The Congress was hoping to end its prolonged electoral drought as most exit polls aired by TV networks predicted that the party would make gains in the Hindi heartland states of Madhya Pradesh, Rajasthan and Chhattisgarh — all ruled by the BJP now. In Telangana, the ruling TRS was projected to be ahead of the Congress-led grand alliance.
Three of the four polls predicted that in Madhya Pradesh Congress would emerge as the single largest party. Two polls gave it a clear majority.
Going by exit polls projections, it is photo finish in Chhattisgarh. While two polls gave Congress an advantage, two others predicted that the BJP government may retain power. The BJP has been in power in Madhya Pradesh and Chhattisgarh for 15 years.
Four polls predicted a Congress victory in Rajasthan, with almost all giving it numbers well over the halfway mark of 100. In 2013, the BJP had ousted the Congress from power in the state.
In Telangana, exit polls showed TRS is in an advantageous position despite Congress forging a grand alliance with the TDP, CPI and the Telangana Jan Samithi.
If these forecasts hold true, Congress, which has been losing state after state since 2014 elections, will get a booster shot in the run-up to the 2019 elections.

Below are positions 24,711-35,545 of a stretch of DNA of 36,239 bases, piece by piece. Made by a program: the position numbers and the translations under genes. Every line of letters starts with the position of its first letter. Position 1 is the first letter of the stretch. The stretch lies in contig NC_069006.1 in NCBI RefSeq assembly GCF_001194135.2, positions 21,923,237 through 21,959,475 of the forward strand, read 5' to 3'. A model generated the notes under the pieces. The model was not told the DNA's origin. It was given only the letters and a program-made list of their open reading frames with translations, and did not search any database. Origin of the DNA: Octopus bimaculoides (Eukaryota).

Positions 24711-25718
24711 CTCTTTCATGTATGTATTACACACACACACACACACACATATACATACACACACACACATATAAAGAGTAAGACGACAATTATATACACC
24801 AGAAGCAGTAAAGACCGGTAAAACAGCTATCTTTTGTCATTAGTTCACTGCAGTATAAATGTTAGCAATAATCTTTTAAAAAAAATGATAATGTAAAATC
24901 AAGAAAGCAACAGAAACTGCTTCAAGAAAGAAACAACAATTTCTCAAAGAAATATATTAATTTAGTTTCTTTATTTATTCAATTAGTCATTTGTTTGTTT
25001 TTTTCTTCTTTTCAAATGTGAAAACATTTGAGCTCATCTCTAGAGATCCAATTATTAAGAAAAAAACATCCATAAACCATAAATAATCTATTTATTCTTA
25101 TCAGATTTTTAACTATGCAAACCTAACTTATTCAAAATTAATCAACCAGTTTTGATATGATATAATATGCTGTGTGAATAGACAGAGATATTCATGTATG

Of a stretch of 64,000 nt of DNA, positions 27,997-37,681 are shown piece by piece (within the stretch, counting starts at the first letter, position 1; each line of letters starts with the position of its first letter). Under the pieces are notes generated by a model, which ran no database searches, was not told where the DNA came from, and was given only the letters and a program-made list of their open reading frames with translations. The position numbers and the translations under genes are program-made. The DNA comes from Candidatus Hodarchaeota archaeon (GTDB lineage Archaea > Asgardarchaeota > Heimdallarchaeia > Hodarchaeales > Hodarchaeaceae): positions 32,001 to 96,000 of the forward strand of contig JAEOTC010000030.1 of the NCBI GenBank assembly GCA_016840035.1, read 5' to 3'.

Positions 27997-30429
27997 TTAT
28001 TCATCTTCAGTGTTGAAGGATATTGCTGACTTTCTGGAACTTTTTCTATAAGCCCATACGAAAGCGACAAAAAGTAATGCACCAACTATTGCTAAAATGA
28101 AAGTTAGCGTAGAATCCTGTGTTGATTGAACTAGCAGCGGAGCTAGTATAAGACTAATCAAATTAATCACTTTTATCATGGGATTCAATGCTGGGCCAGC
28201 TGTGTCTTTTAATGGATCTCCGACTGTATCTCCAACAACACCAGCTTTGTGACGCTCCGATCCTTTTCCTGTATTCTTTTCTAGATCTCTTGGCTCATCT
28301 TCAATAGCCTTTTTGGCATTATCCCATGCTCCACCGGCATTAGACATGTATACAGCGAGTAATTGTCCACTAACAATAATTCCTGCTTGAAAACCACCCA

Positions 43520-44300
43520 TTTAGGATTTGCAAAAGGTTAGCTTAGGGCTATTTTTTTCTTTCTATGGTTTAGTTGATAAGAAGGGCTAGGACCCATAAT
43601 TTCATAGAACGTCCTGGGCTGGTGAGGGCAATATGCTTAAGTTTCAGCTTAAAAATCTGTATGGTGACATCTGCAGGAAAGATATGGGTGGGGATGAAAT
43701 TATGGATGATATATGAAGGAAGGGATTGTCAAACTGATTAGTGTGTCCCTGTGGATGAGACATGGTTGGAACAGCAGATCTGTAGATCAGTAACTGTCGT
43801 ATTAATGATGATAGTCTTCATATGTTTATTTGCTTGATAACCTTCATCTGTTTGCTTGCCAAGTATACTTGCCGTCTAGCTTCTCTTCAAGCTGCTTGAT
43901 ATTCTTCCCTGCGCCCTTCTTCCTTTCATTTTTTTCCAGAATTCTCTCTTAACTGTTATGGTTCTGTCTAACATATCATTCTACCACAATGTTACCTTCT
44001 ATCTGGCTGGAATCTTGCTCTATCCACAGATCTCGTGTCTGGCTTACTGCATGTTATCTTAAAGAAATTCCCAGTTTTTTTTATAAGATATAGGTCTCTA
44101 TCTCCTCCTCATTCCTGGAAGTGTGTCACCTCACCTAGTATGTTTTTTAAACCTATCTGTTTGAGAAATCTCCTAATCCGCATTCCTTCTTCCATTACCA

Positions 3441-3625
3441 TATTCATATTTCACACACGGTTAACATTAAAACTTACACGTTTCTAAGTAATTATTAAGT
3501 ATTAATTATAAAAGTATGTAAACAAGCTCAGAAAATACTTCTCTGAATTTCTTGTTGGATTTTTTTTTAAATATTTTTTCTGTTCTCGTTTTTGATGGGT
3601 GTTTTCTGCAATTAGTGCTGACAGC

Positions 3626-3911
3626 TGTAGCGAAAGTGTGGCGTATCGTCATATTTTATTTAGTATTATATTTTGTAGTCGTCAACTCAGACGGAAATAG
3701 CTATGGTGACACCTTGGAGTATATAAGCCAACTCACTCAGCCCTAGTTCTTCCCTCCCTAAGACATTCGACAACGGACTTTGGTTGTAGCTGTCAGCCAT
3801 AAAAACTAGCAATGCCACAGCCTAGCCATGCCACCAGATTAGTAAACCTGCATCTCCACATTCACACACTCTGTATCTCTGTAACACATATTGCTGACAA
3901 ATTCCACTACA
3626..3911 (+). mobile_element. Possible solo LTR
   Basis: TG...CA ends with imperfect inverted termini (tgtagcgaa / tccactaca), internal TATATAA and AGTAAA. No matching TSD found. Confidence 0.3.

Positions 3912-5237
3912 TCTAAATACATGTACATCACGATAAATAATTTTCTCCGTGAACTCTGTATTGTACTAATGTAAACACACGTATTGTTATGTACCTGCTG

It may be noted that of the 22 states that went to polls since 2014, Congress has won on its own only in Punjab in 2017 Puducherry in 2016.
The Congress suffered losses in Karnataka but managed to form the government with JD(S) in Karnataka to keep the BJP out of power.
The outcome of the elections is significant as Madhya Pradesh, Chhattisgarh and Rajasthan account for 65 Lok Sabha seats, of which the BJP had won 62 in 2014 when the Narendra Modi wave swept the Hindi heartland.
Agrarian distress emerged as one of the significant issues raised by Congress in its campaign. A good showing in these states would pro-mpt Con-gress to step up its attack on the government on farm distress, an issue which put the BJP on the backfoot a year ago in Gujarat as well.
Gains for Congress in these states would bolster the grand old party’s claim that it is the natural pivot of any possible pan-Indian alliance against the BJP. And it will give Congress bragging rights on Rahul Gandhi’s leadership although it has maintained that it may not project him as the prime ministerial candidate signalling that such issues can be dealt with after the general elections.
Any setback to the BJP will also be translated into a more testy Parliament session beginning December 11, the day of the results.